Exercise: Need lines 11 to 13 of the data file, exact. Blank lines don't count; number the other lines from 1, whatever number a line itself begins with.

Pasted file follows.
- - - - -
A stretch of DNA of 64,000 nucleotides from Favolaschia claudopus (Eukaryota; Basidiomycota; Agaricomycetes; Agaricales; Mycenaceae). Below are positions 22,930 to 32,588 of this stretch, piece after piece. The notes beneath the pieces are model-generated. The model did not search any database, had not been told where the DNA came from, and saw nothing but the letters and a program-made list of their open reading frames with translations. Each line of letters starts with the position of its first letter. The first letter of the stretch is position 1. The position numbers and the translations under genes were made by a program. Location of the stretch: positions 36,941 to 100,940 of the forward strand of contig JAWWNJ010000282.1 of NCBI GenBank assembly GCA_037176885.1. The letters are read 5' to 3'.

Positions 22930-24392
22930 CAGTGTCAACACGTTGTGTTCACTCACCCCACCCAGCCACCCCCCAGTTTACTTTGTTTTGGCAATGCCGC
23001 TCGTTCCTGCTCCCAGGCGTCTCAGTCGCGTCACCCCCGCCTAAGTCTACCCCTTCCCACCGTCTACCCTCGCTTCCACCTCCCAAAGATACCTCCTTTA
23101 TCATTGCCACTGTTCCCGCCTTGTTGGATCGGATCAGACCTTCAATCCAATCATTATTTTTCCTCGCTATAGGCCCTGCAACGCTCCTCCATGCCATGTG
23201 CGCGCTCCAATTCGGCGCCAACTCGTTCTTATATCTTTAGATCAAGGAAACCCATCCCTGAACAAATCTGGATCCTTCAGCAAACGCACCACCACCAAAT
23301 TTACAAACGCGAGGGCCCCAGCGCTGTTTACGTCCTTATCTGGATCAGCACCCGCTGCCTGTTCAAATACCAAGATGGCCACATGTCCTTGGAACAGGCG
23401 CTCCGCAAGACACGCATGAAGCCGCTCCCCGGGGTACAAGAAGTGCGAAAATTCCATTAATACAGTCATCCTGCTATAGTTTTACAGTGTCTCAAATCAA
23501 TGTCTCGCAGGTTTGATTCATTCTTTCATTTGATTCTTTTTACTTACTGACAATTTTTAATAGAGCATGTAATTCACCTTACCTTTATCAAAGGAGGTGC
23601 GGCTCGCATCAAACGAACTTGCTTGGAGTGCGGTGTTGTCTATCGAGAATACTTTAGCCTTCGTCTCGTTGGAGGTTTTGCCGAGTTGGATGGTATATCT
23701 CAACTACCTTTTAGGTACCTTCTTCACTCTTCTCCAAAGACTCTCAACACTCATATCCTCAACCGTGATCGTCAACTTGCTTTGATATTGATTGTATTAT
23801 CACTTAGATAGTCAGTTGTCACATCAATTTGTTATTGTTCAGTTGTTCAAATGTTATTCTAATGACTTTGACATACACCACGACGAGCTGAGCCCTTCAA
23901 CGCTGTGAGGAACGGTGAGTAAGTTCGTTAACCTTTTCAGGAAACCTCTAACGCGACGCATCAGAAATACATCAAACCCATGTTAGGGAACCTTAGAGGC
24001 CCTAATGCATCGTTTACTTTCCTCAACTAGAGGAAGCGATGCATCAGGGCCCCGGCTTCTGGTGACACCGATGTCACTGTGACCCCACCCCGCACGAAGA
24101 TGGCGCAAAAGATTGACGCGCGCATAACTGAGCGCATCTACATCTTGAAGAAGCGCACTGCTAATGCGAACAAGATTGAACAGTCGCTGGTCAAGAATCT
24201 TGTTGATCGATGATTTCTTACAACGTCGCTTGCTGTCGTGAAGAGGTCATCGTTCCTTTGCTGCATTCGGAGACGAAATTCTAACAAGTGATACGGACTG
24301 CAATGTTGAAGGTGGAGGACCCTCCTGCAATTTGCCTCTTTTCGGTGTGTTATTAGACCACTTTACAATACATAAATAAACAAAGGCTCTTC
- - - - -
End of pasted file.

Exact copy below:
23701 CAACTACCTTTTAGGTACCTTCTTCACTCTTCTCCAAAGACTCTCAACACTCATATCCTCAACCGTGATCGTCAACTTGCTTTGATATTGATTGTATTAT
23801 CACTTAGATAGTCAGTTGTCACATCAATTTGTTATTGTTCAGTTGTTCAAATGTTATTCTAATGACTTTGACATACACCACGACGAGCTGAGCCCTTCAA
23901 CGCTGTGAGGAACGGTGAGTAAGTTCGTTAACCTTTTCAGGAAACCTCTAACGCGACGCATCAGAAATACATCAAACCCATGTTAGGGAACCTTAGAGGC